Korean Beef with Gochujang Sauce

by Emily Kemme
Korean beef with gochujang sauce

Spicy Korean beef is satisfying because it’s a perfect bowlful of tastes: there’s heat, salt, the umami luxuriousness of tender beef — and a hint of sweetness. The longer you simmer the sauce, the better intensity and the more tender the beef, but if you’re short on time, this is still the recipe for you. Serve these tantalizing flavors over steamed, white rice and a side of lightly steamed broccoli for color and a power boost from one of the world’s healthiest foods.

Korean Beef with Gochujang Sauce Recipe

2 T toasted sesame oil, plus extra for drizzling

1 lb thinly sliced eye of round, cut into 1/2 inch pieces

8 cloves garlic, peeled and minced

3 inch knob of ginger, peeled and minced

1/3 cup Turbinado sugar

Note: Turbinado, a healthier sugar alternative, is raw cane sugar, better known as “sugar in the raw.” It has brown sugar characteristics with a maple notes but is lighter in flavor.

1/3 cup low sodium soy sauce

1/2 cup coconut juice (also called coconut water)

Note: low in calories and fat and packed with fiber, coconut juice is a healthier alternative to fruit sweetners because it’s loaded with vitamins and bioactive enzymes. Find in many packaging options. Here’s one I liked for its low sugar content.

Coconut Juice or Coconut Water

2 T Gochujang sauce (chili garlic paste)

Note: there’s increased availability of Asian foods in larger grocery stores these days. Or visit an Asian grocery in your area and go exploring. If this cute, red-packaged sauce isn’t available, sub with Thai chili garlic sauce.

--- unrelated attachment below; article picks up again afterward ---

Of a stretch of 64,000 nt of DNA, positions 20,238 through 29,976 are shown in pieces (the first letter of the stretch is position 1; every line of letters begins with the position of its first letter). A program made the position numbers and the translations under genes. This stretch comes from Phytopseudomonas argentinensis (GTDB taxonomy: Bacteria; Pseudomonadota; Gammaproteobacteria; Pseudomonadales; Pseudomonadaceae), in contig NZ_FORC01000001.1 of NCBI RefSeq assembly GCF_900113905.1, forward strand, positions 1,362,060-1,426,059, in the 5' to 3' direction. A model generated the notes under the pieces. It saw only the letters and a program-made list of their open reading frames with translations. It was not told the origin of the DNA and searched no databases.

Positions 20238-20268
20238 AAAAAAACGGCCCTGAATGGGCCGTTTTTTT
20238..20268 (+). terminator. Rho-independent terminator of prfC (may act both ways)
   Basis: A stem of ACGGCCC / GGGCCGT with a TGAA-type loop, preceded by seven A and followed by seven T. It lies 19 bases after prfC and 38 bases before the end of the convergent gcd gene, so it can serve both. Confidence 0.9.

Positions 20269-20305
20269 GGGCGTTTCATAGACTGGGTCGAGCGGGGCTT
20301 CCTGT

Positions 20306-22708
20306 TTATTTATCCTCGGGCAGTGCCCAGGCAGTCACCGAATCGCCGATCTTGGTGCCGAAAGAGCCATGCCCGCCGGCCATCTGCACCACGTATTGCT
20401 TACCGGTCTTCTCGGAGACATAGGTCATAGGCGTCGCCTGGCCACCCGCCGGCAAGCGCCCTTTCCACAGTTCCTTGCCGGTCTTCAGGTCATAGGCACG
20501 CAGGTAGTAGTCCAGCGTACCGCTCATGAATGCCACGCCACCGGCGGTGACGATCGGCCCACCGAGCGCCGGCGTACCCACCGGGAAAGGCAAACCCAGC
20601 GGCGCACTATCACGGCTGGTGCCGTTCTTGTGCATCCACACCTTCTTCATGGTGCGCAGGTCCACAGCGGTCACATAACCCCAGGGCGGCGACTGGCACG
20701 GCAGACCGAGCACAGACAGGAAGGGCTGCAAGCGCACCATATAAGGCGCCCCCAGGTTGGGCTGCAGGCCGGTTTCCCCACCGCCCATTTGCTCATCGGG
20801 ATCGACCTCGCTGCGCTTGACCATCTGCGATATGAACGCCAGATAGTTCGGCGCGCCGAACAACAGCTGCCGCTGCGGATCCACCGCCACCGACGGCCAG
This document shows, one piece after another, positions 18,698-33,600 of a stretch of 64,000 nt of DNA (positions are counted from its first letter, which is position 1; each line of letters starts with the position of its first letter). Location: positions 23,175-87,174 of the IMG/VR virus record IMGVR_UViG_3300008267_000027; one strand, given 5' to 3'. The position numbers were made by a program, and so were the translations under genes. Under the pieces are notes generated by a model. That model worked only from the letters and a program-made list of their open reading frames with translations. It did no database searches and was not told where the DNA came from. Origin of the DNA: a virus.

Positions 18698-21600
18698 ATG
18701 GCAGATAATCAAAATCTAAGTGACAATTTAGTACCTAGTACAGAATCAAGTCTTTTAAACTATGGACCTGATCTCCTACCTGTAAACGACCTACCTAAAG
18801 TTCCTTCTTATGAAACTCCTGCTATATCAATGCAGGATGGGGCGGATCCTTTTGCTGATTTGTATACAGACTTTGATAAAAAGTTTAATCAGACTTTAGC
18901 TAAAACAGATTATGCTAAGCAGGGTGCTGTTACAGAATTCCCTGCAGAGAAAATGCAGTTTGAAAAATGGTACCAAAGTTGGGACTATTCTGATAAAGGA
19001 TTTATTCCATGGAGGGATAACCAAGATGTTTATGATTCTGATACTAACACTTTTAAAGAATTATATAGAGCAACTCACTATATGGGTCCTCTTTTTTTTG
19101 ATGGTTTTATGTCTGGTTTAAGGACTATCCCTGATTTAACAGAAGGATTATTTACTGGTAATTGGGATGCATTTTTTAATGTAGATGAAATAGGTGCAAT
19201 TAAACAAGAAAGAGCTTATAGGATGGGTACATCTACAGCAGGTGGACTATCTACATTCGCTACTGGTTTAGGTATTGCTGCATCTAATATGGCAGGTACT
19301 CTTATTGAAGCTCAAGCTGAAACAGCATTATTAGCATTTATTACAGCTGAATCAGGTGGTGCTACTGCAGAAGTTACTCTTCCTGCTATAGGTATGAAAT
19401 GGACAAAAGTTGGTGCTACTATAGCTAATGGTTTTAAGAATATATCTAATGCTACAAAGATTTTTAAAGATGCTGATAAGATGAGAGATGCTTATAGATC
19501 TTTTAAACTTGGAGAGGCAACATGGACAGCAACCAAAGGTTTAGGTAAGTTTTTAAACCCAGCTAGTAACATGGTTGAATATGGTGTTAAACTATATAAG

Gochujang Korean chili garlic paste

2 green onions, thinly sliced

2 small heads broccoli, stem ends trimmed, florets divided into 2-inch pieces

Heat sesame oil in large, non-stick skillet or wok over medium-high heat until shimmering. Add garlic and ginger and cook until fragrant, about 1 minute. Add beef to skillet and stir-fry until browned and no longer pink.

Sprinkle Turbinado sugar over beef mixture. Add soy sauce, coconut juice and Gochujang sauce to skillet and stir gently to incorporate ingredients. Bring sauce to boil, and then reduce heat to low and cover. Simmer for at least 30 minutes until sauce has thickened and beef is tender.

For Broccoli:

Place metal steamer basket in medium pot. Add water to about 1 inch over bottom of basket. Cover pot and bring water to boil over high heat. Add broccoli to steamer basket, cover and cook on medium heat for about 3 minutes, until broccoli is bright green and fork tender.

Serve beef over steamed white rice. Sprinkle green onions over the top and drizzle with toasted sesame oil. Serve broccoli alongside.

Serves 4.

Korean beef with gochujang sauce

The longer you can simmer the thinly sliced beef in the gochujang sauce, the more tender and flavorful it will be.

Cherry Sake CocktailStephanie Davis loves sake, and her husband — well, not so much — but she says that doesn’t mean she has to deny herself a sake indulgence every now and then. Sake should be consumed fresh and doesn’t fare well days after opening. She recently opened a 750mL bottle of sake and with half of it unconsumed, she dreamed up a cocktail! Google has endless ideas for the amateur mixologist, so she liked the ease of this Cherry Sake Cocktail. Use ginger beer instead of ginger ale. It was a home run with Steph’s husband. He asked for another!